Players and processes

Players

  • client: Van Abbemuseum
  • contractor: e.g. exhibition designers Future Anecdotes Istanbul, for recent exhibitions
  • advisers: e.g. Dream Team, a group of 8 advisers reflecting facets of society’s diversity
  • partners: e.g. Amalia Childrens Hospital, the Dutch Sign Centre, IHLIA LGBT heritage
  • supporter and sponsor: Philips, for the mobile Robot fitted with a camera, with can be remotely controlled for a virtual museum visit

Processes

De-modernising the museum

To de-modernise, diversify and globalise the museum and reflective of the diversity of society, emphasis is given to projects and exhibitions with artists from outside Europe. Collections policies are being up-dated, as exemplified in the project Queering the Collection.

Welcoming audiences onsite and offsite  

Like many museums today, Van Abbemuseum provides events to several audiences with a disability. Together with the Stedelijk Museum in Amsterdam, it launched the Unforgettable project for people with Alzheimer in 2013 and produced resources for Dutch museums. It is one of the few museums to provide events for people with aphasia.

The Special Guest app, in which children age 7-15 from the Amalia Children’s Hospital and schools in Eindhoven age 7-15 create versions of familiar stories which draw on the collections of the museum. Designed as project for patients waiting in hospitals, the app has a much wider appeal.

Working with Van Abbemuseum, Philips created a mobile museum Robot which can be remotely controlled, designed for reaching out to people in care homes. It is fitted with two cameras and is used to provide museum tours for people offsite.

Using the Robot, a member of staff prepares the first meeting of the “Dream Team”, communicating with a Deaf member of the advisory group and his Sign Language Interpreter.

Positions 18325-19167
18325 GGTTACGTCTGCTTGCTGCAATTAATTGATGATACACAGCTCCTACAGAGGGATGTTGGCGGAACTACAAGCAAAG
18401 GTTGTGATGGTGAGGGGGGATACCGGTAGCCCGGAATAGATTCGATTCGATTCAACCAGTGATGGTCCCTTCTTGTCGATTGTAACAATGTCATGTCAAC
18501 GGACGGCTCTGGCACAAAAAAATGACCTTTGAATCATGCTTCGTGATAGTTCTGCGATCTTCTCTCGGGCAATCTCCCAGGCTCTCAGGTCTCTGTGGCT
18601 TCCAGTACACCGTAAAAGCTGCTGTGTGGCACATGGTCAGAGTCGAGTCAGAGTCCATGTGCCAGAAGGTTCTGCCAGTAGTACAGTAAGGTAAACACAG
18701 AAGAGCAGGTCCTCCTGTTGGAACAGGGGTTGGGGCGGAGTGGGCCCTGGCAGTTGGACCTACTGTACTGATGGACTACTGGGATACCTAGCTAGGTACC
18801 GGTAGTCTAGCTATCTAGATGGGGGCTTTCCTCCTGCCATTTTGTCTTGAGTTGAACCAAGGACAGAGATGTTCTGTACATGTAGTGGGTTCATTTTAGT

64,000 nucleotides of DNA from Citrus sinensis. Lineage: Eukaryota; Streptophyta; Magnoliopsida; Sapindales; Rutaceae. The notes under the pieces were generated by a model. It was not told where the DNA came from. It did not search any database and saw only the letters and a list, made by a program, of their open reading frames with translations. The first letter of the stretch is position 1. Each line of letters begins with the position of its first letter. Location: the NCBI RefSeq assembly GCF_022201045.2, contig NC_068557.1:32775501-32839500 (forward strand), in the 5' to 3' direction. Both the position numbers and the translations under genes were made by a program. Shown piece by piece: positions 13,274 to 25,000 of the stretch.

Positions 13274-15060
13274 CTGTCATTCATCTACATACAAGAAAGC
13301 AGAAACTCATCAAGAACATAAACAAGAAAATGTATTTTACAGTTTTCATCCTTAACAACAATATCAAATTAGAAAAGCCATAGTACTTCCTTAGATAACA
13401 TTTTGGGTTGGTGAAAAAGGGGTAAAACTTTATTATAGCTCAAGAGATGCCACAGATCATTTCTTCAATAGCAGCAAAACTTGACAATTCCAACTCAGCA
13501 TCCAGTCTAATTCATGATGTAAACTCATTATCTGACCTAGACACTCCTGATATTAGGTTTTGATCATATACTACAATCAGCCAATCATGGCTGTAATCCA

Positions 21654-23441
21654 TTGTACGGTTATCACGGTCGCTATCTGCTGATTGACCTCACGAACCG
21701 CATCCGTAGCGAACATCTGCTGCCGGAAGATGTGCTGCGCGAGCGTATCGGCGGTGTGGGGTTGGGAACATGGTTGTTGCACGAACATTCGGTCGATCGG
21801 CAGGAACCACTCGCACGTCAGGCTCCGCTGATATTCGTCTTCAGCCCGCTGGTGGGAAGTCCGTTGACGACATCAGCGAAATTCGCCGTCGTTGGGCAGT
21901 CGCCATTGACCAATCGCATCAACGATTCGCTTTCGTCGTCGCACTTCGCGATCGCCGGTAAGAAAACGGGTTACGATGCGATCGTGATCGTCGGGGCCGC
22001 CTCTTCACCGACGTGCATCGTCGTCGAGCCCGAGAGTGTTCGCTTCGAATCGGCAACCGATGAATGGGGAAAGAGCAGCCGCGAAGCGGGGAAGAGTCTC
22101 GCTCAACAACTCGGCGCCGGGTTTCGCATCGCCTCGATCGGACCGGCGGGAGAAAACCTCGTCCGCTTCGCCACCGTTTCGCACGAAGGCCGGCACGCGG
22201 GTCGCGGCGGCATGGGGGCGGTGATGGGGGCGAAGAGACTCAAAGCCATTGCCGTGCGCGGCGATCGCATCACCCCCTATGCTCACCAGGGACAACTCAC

Using the Robot, a member of staff prepares the first meeting of the “Dream Team”, communicating with a Deaf member of the advisory group and his Sign Language Interpreter.

Dream Team is a new consultative group of eight people which held its first meeting in June 2020. Dream Team develops a diversity perspective. It takes on an advisory role in the presentation of collections and the development of small projects on the way to the multi-sensory museum.

Conclusion

Van Abbemuseum is one of the socially most radical art museums in Europe. It develops ubiquitous programmes with and for audiences which situate it in the flux of societal life, in a way few art museums do.

The museum’s approach is complex and audacious, seeking evolving transformative change which balances the existing collection.

The de-constructive displays, arts works and social messages are at times deliberately blunt.

Fragment of the huge “Wall Drawing” (2019) by an Dan Perjovschi which fills an entire wall in the staircase connecting the old and new buildings of the museum.

Fragment of the huge “Wall Drawing” (2019) by an Dan Perjovschi which fills an entire wall in the staircase connecting the old and new buildings of the museum.

The author confesses to an occasional sense of confusion and disorientation in the atmosphere rooms and to regretting that the approach to display did not allow many of the modern art works to develop their full sensory presence.

The social commitment of the museum has undeniably resulted in innovation and pioneering work, such as Unforgettable, Special Guests and Robot. With Museum as Parliament, the museum affirms its role as a civic forum for encounter and for raising uncomfortable questions all too often drowned out in the noise of politics.

As an institutional space, the museum values experimentation. An air of freedom and courage pervades it, which is becoming rarer in the ever more branded world of culture. Van Abbemuseum provokes discussion. It acts as an inspiration for social engagement even for museums which take a more classical approach to the aesthetics of display.